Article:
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I'm trying to give a child process (via fork()) foreground access to the terminal.

After I fork(), I run the following code in the child process:

setpgid(0, 0);

And:

setpgid(child, child);

In the parent process.

This gives the child its own process group. The call to setpgid() works correctly.

Now I want to give the child access to the terminal.

I added the follow to the child after the setpgid() call:

if (!tcsetpgrp(STDIN_FILENO, getpid())) {
    perror("tcsetpgrp failed");
}

After that, there is an execv() command to spawn /usr/bin/nano.

However, instead of having nano come up, nothing happens, and the terminal looks as if it's expecting user input.

Further, no code seems to execute after the tcsetpgrp() call.

I read somewhere that I need to send a SIGCONT signal to the child process to get it to work. If the process is stopped, how can I do that? Does the parent have to send the signal?

How do I go about sending the SIGCONT signal if that is the solution?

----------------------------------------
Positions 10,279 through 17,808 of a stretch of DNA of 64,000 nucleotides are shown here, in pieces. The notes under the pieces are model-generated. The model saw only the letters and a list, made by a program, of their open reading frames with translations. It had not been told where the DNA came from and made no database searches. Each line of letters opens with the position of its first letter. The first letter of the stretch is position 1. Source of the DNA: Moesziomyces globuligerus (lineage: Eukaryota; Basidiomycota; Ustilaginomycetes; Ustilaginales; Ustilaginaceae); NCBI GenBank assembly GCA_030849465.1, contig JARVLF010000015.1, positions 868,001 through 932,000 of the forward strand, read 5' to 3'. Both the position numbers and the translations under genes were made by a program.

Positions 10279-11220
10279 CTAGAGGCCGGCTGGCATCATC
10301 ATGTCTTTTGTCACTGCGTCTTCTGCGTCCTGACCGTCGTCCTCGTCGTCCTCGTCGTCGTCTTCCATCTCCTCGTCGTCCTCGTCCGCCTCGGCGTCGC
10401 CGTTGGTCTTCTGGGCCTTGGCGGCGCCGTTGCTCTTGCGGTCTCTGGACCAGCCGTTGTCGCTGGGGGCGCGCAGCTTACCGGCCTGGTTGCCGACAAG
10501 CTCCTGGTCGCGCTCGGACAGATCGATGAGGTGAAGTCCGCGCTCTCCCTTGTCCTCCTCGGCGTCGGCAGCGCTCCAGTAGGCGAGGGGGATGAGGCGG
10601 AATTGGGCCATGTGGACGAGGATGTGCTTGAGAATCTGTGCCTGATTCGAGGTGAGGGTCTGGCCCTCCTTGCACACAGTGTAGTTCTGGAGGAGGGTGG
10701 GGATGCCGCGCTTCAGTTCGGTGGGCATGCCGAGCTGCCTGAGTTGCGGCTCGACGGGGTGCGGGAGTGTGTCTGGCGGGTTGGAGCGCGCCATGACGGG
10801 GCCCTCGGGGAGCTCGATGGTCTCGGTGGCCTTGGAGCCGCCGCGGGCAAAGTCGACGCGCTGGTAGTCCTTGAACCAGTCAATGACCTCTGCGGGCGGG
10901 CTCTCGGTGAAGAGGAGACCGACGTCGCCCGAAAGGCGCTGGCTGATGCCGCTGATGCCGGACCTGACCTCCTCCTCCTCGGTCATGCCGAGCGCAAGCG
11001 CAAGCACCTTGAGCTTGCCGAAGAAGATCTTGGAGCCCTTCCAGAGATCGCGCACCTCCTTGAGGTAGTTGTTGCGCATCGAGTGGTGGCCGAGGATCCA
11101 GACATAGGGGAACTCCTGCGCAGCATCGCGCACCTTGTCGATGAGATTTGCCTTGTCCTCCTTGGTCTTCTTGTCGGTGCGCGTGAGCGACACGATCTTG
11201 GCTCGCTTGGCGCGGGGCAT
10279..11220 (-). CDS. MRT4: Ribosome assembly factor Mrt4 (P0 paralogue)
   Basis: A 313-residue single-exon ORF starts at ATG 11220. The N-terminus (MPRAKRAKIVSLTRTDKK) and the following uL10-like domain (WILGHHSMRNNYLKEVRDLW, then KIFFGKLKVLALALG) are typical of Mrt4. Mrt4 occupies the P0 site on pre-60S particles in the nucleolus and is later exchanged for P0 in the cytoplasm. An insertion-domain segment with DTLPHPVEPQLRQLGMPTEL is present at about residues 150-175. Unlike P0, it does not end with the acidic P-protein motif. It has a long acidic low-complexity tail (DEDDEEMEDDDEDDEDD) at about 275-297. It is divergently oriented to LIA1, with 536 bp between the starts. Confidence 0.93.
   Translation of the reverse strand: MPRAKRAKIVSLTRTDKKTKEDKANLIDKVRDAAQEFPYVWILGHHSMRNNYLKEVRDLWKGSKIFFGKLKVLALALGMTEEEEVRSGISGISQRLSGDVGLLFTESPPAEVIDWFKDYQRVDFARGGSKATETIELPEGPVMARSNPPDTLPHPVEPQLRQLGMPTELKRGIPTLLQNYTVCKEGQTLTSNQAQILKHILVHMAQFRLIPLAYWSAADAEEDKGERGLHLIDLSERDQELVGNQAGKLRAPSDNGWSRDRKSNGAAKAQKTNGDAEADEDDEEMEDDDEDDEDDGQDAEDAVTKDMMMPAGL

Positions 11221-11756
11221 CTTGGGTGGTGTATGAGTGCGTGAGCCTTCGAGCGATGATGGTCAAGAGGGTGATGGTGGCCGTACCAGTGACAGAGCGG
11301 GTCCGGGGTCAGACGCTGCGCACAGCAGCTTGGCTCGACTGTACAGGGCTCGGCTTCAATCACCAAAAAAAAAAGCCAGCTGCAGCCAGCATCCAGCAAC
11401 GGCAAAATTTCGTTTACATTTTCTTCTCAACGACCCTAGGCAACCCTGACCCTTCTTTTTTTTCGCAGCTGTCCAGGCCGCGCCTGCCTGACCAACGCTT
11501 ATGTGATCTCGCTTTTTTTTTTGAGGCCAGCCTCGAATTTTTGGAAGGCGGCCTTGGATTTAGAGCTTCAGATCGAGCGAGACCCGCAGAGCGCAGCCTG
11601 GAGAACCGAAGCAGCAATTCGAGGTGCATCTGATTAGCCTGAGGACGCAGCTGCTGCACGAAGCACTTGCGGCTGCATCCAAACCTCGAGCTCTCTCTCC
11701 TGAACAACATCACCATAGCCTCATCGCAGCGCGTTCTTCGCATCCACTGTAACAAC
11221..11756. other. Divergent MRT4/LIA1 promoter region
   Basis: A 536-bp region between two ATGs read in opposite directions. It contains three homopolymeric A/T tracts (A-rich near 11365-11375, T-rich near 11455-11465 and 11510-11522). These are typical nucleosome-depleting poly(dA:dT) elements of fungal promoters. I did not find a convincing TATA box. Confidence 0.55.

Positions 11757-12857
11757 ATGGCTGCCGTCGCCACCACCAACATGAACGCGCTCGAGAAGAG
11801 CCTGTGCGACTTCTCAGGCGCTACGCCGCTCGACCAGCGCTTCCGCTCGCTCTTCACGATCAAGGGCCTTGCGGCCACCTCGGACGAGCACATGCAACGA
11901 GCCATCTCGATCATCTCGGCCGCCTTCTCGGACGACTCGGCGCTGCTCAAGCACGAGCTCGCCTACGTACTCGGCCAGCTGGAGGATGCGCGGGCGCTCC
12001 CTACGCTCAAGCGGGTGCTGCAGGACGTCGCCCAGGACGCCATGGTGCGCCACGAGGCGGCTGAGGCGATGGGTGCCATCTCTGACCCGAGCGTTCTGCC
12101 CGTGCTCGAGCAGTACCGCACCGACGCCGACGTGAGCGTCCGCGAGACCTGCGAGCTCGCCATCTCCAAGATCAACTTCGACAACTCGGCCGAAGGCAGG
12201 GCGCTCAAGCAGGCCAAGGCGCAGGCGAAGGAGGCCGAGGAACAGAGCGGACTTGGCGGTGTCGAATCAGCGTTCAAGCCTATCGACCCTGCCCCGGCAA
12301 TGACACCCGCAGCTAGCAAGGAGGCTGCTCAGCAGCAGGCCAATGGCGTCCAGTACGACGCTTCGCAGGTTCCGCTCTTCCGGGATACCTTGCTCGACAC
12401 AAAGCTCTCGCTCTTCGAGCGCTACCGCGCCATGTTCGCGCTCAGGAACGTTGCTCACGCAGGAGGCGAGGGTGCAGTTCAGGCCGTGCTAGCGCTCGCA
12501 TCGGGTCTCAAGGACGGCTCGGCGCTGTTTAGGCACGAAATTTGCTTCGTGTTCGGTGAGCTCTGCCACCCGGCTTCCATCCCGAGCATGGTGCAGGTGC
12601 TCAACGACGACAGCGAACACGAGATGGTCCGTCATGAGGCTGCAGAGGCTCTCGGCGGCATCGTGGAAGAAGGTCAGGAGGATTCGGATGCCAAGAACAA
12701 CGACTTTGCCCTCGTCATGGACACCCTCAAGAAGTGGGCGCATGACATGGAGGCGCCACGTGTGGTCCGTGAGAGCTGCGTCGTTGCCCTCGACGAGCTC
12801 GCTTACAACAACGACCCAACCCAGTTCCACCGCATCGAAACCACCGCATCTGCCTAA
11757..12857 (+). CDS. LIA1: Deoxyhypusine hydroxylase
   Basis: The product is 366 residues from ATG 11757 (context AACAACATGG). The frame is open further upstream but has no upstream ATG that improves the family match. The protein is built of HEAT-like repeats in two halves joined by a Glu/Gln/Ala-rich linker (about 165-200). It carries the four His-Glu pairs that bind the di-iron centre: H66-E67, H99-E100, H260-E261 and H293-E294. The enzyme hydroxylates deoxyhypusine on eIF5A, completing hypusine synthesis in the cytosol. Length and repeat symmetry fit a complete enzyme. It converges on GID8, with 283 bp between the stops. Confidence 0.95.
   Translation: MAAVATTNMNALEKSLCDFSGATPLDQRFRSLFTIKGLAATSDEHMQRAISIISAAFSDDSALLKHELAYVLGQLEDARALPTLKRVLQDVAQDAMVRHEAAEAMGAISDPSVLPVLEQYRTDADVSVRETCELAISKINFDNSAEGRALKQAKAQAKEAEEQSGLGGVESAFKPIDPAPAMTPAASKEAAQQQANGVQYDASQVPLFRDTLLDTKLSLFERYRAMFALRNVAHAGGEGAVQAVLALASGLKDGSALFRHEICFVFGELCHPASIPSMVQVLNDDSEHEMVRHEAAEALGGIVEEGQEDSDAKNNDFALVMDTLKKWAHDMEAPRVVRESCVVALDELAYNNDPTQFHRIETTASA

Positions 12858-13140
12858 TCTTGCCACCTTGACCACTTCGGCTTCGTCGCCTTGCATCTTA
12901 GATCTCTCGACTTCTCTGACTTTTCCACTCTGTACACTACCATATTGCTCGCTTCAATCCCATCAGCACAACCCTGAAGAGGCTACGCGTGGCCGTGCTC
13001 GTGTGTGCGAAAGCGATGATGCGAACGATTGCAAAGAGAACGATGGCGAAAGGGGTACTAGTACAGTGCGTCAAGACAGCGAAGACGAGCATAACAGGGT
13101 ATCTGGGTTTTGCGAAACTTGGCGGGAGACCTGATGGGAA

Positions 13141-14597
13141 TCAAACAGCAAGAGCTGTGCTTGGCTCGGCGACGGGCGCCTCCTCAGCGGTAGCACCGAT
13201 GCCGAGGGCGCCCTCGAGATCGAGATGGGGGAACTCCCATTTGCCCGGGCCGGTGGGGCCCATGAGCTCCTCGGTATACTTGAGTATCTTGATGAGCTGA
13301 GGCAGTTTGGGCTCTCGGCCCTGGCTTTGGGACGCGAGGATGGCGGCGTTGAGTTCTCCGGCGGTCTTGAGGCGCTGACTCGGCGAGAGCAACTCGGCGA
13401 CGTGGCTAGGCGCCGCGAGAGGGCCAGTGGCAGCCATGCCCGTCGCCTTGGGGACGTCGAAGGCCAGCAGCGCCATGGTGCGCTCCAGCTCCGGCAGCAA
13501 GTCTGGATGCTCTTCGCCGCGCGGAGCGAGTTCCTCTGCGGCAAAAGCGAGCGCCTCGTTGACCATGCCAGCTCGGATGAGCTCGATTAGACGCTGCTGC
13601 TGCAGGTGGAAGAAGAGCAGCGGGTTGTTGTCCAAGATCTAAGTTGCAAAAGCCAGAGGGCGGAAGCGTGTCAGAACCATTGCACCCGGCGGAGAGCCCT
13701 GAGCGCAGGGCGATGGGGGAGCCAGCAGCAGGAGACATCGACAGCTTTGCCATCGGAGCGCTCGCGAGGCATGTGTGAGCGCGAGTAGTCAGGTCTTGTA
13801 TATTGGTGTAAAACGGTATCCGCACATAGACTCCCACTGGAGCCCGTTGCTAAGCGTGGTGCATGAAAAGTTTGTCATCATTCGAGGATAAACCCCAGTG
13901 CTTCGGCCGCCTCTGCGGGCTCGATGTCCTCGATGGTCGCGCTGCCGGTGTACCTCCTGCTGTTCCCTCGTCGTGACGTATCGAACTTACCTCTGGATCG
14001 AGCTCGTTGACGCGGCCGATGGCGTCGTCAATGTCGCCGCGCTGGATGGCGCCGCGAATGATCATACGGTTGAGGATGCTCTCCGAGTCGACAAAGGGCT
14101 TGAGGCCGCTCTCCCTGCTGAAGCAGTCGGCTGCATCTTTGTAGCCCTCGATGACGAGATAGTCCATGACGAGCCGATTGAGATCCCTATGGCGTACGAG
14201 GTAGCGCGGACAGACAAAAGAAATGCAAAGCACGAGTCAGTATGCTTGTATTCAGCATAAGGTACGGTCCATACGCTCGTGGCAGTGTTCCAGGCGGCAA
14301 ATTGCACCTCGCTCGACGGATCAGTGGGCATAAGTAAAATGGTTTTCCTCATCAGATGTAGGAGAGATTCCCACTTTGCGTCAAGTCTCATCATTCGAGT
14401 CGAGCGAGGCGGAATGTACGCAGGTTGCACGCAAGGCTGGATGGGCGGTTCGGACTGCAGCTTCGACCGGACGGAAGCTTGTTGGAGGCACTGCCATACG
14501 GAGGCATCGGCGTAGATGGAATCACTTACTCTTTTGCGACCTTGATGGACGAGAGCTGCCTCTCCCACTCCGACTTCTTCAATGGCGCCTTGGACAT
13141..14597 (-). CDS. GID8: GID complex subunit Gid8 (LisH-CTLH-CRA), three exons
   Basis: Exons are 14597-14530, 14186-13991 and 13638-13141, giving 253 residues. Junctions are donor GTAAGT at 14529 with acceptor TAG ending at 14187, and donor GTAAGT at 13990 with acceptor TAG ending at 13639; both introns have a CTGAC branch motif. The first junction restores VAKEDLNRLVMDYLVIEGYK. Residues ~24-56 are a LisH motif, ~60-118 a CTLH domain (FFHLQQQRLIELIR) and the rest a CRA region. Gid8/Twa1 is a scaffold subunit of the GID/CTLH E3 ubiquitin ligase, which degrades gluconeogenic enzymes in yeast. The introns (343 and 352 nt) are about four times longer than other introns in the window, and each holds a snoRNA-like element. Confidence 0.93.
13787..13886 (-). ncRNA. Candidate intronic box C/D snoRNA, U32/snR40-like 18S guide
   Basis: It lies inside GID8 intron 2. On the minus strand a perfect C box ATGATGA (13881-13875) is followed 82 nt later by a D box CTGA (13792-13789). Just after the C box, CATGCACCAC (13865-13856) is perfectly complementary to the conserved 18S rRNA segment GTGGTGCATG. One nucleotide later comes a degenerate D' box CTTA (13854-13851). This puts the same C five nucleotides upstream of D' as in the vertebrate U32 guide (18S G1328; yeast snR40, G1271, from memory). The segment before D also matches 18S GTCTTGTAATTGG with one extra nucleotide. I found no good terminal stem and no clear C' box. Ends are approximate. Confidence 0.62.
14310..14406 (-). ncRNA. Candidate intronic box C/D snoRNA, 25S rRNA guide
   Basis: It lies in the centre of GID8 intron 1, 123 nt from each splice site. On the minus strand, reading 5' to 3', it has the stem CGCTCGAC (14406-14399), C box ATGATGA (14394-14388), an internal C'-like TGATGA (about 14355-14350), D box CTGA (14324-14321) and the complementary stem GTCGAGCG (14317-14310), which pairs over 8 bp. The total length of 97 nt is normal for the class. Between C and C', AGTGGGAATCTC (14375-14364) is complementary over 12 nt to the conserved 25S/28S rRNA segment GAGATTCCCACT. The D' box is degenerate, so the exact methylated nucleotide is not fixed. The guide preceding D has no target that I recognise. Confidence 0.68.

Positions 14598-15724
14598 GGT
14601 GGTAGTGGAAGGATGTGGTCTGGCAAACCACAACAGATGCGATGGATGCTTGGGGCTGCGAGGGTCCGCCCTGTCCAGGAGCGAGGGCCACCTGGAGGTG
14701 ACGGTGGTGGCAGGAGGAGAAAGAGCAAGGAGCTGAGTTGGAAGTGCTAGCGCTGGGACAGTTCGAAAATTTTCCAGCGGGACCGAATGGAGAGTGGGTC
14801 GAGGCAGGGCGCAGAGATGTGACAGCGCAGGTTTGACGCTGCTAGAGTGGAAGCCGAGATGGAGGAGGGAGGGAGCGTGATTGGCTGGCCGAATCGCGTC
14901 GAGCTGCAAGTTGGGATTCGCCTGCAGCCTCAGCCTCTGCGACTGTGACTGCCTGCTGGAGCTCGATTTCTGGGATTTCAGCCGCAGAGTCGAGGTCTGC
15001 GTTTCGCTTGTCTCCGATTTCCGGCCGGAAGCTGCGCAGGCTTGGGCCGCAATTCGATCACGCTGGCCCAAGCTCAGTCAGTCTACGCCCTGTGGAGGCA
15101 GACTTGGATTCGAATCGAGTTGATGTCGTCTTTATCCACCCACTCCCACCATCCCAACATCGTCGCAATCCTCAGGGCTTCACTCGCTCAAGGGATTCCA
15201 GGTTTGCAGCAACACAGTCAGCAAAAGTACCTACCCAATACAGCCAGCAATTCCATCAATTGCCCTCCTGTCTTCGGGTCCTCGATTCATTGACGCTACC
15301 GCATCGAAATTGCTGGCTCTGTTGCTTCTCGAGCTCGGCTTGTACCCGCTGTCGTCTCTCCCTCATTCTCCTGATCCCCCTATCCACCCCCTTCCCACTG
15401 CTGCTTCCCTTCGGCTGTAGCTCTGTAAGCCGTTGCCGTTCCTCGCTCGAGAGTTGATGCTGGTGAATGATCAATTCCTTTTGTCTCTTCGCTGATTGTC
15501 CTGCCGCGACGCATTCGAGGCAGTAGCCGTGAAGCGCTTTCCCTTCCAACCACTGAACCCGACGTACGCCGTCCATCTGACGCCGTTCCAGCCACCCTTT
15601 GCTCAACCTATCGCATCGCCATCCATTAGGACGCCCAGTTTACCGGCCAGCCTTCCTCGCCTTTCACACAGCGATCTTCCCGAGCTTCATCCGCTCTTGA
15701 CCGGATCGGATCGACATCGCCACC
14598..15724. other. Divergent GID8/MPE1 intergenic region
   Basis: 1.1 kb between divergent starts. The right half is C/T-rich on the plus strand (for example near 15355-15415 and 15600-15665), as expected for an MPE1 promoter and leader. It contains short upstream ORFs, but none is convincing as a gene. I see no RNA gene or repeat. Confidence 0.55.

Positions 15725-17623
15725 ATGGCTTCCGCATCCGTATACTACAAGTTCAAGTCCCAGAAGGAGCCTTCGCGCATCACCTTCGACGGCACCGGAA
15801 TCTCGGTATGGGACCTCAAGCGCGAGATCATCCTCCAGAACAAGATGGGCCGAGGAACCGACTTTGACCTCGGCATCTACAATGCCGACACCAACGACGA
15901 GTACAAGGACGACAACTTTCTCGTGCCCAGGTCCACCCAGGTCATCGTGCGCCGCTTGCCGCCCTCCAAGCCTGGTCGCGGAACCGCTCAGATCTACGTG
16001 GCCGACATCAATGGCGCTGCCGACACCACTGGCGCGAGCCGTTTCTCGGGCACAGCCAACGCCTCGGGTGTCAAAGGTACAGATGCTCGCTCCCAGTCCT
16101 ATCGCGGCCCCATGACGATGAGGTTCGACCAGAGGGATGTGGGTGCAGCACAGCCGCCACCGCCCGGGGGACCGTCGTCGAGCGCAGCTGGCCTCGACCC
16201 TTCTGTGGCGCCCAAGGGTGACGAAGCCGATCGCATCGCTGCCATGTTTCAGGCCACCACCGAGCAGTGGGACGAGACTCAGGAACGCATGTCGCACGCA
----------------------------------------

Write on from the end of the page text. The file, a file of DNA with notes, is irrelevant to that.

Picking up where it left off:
raise(SIGCONT);

Also, I'm not sure if this helps, but the code works fine and spawns nano if I run my program with:

exec ./program

Instead of:

./program

Any ideas? Thanks so much!

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Session leader (read: shell) should call tcsetpgrp() –  blaze Mar 17 '11 at 16:59
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2 Answers 2

up vote 1 down vote accepted

man 3 tcsetpgrp states:

If tcsetpgrp() is called by a member of a background process group in its session, and the calling process is not blocking or ignoring SIGTTOU, a SIGTTOU signal is sent to all members of this background process group.

You need to call tcsetpgrp() in your parent process not in child. However if your parent process started and moved into background it will receive SIGTTOU and will be stopped.

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Figured it out. I have to ignore any SIGTTOU signals.

I did that by adding:

signal(SIGTTOU, SIG_IGN);

Before the tcsetpgrp() call.

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Why do you need to ignore SIGTTOU? Is this related to the loss of or sharing of terminal control? –  tyree731 Mar 17 '11 at 21:27
    
Not sure... better than ignoring it, I've decided, is to block it, call tcsetpgrp(), and then unblock it. –  John Kurlak Mar 19 '11 at 7:02
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